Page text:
The Serralles family is the last Puerto Rican family on the island that (legally) continues the rum distillation tradition, manufacturing and distributing more than 60 percent of the rum sold in Puerto Rico. It’s doubtful you’ll encounter Puerto Rico’s moonshine “Canita” or “Pitorro” as a visiting tourist, but Serralles Distillery rums can be purchased under the brand names Don Q, Ron Llave, Palo Viejo, and Granado. The company produces the famous DonQ brand, reputed as the best Puerto Rican rum, and many variations of flavored rum, including “mojito”, coconut, lemon, or passion fruit, are being introduced to the Domestic US and international markets, aside from the DonQ Cristal, and the Gran Añejo, some of which were awarded highest honors in recent international drinks and spirits competitions.

Don Juan Serralles, whose Spanish father settled in Puerto Rico, began the family’s fortunes in 1865 opening the Hacienda Mercedita sugar plantation (near the current Mercedita Airport), where sugar cane molasses imported from the Dominican Republic is still transformed into rum to this day. Don Felix Juan Serralles, Jr., Don Juan’s great-grandson, presides over the company in present times.

Coffin Island

A tiny pristine island known in Spanish as “Caja de Meurtos”, Coffin Island is a great place to spend a few hours soaking in the sun and snorkeling. White sand beaches and an abandoned 19th century lighthouse and mangrove swamps make up this one-mile by three-mile hideaway. Ferries are available as well as scuba diving and snorkeling trips.

La Guancha Boardwalk

La Guancha is located a few minutes out of town, and is the center of activity for everyone from teenagers to senior citizens. The boardwalk is across from the Ponce Yacht and Fishing Club and encompasses an impressively large area. The grand attraction, besides the cool breeze from the sea and the fun of mingling with crowds of young lovers, families and friends, is the food. Countless kiosks serve up frituras (fritters) stuffed with nearly every ingredient available from the land and sea. 

Gilligan Island

One of our most popular beaches, Gilligan’s Island, is a five-minute ferry ride from the island. It’s a wonderful outing for adults and children with a clean, well-cared-for beach. Part of the Guanica Dry Forest Reserve, you’ll enjoy seeing the beautiful mangrove channels, including a double tunnel-like channel that takes you to the outside of the beach.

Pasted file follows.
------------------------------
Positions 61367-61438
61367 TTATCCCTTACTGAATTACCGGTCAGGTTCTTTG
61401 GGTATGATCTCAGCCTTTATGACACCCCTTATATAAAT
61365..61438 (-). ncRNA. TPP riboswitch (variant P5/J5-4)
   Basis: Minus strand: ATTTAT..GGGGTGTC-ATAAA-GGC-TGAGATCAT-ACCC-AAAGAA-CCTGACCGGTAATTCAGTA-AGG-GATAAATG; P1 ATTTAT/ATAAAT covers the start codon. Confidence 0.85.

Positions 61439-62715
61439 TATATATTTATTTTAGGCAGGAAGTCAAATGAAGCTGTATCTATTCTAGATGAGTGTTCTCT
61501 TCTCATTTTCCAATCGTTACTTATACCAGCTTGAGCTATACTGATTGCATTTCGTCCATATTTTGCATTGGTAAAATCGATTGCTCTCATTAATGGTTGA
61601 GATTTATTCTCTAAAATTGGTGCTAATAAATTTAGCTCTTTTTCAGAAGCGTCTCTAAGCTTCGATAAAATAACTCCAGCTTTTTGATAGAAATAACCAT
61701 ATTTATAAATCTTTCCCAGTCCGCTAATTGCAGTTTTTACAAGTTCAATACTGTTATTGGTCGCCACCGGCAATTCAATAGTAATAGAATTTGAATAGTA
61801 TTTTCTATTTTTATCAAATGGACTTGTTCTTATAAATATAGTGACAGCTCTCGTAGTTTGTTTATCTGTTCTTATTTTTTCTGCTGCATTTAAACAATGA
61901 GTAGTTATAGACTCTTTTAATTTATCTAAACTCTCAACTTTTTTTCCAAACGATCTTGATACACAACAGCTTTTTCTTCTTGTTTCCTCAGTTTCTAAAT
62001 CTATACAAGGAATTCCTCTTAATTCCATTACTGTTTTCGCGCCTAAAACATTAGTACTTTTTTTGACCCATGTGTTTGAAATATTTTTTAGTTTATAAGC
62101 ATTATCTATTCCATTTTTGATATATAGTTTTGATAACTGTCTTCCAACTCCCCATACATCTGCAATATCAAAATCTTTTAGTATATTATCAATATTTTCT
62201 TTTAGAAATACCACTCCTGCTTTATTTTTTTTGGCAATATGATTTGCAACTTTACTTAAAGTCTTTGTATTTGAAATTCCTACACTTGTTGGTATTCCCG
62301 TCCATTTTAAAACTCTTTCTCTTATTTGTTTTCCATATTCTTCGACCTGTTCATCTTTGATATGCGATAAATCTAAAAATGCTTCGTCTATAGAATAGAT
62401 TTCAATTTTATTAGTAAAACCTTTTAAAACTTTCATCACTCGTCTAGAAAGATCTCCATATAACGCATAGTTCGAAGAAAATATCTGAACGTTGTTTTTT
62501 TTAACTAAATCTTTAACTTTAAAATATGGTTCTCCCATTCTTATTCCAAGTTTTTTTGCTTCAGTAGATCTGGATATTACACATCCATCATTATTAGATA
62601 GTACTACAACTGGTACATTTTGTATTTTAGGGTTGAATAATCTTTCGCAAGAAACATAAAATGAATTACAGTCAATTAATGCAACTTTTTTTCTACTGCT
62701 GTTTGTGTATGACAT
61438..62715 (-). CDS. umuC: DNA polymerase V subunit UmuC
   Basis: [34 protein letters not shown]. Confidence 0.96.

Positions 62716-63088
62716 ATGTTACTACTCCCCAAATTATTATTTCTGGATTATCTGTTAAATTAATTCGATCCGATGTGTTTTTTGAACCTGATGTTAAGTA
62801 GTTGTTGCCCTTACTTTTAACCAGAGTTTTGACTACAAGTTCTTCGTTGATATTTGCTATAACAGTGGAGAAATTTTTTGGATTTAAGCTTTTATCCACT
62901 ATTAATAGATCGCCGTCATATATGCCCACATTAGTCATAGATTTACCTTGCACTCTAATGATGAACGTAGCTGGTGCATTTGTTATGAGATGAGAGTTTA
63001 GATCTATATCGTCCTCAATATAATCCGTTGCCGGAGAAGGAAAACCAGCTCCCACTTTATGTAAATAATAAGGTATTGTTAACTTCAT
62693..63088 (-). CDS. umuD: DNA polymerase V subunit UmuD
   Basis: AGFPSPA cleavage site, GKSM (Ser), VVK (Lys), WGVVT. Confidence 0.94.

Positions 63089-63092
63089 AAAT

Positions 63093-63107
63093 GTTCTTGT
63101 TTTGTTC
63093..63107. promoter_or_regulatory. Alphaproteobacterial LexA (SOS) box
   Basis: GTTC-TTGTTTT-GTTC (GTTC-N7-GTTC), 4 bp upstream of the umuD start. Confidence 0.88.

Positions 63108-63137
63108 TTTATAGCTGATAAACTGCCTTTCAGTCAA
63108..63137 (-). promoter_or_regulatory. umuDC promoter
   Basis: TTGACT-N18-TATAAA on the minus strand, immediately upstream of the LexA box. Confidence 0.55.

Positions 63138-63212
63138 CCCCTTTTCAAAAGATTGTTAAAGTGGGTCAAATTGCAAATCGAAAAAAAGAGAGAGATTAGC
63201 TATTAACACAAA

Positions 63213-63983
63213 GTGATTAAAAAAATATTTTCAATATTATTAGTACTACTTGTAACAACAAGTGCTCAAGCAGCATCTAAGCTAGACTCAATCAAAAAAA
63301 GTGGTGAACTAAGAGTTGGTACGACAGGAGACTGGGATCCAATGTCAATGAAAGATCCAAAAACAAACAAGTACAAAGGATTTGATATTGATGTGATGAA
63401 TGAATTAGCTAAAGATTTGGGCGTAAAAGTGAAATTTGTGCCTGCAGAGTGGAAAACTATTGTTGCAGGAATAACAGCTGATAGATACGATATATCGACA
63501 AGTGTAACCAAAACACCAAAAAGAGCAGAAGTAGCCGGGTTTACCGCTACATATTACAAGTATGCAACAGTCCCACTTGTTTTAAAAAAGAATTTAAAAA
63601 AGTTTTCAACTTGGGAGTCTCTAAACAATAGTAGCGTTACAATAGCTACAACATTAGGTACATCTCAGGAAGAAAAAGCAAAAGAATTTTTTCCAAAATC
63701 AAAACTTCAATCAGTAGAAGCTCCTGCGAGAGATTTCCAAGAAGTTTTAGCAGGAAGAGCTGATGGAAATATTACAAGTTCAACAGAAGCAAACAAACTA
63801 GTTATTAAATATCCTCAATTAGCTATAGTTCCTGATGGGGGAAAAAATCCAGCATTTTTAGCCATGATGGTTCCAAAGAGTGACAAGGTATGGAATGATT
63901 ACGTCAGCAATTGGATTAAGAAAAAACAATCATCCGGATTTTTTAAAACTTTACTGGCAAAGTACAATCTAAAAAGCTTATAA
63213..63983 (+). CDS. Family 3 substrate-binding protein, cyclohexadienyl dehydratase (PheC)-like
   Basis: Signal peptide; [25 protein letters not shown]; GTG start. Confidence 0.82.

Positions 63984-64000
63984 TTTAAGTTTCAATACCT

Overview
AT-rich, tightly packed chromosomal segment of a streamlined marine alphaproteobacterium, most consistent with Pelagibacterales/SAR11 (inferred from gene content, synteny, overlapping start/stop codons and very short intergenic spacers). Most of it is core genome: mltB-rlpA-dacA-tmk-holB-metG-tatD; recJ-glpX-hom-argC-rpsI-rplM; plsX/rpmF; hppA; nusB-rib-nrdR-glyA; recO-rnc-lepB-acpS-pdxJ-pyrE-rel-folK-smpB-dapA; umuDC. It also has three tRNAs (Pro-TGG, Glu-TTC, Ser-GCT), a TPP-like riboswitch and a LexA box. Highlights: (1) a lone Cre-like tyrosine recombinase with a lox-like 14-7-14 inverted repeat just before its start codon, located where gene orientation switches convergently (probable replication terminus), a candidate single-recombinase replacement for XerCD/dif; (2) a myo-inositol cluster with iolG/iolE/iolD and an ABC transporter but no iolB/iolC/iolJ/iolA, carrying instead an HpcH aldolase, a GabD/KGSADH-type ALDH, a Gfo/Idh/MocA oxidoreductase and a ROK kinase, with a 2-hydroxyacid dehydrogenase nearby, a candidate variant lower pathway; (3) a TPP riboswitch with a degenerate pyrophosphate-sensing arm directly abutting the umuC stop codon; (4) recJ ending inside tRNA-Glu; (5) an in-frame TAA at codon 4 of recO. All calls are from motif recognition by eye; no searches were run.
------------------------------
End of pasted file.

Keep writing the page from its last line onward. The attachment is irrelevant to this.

Guanica Dry Forest

A United Nations designated International Biosphere Reserve, this forest showcases a historic lighthouse, a lookout tower, 700 types of plants and trees, the richest population of birds on the Island (136 different species), a lignum vitae tree that is over 1,000 years old, 14 hiking trails, several beaches, and offshore cays where you can kayak and snorkel. The Guanica Forest Reserve is a coastal mangrove forest and has been a UNESCO World Biosphere Reserve because of several endangered species found only in Puerto Rico.

La Parguera Bioluminescent Bay

A nature lover’s delight, this phosphorescent bay is a sight to see. The phosphorescence is actually bioluminescence generated by microscopic organisms in the water. It is believed to be part of a natural defense system triggered by the movement of predators. Many scientists believe these tiny organisms light up so their predators can see more desirable prey – and thus leave them alone. The phenomenon occurs sporadically in warm seas around the world, but Puerto Rico is one of the only places on the planet where you can depend on it every evening at two different protected bays. The best-known is at La Parguera, between Mayaguez and Ponce in the southwest of the island. A cottage industry in the village is based on showing the bay to visitors. 

Coamo Hot Springs

Coamo is a small town nestled in a valley about 10 miles east of Ponce (about 30 minutes by car). Archeological digs near the region have produced some of the best examples of the island’s pre-Columbian cultural artifacts, and some say these baths were Juan Ponce de Leon’s “fountain of youth”. The water in the hot springs is a constant 44 degrees Celsius (110 degrees Fahrenheit), and very rich in minerals. The effect of soaking for a while in these waters is said to be very therapeutic. Without exaggerating the healing powers of the waters, it is no mystery why the Spaniards and the natives before them became fans of the hot springs, as one feels so rejuvenated after taking a dip in the springs! 


Rental cars and taxis are readily available in and around Ponce for your convenience. 


As a commonwealth of the United States, Puerto Rico uses the American dollar. 


A tropical savannah climate, the weather in Ponce is warm year-round with average highs in the upper 80’s in the winter and 90’s in the summers. On the coldest winter days, the temperature rarely drops below 50 degrees (Fahrenheit).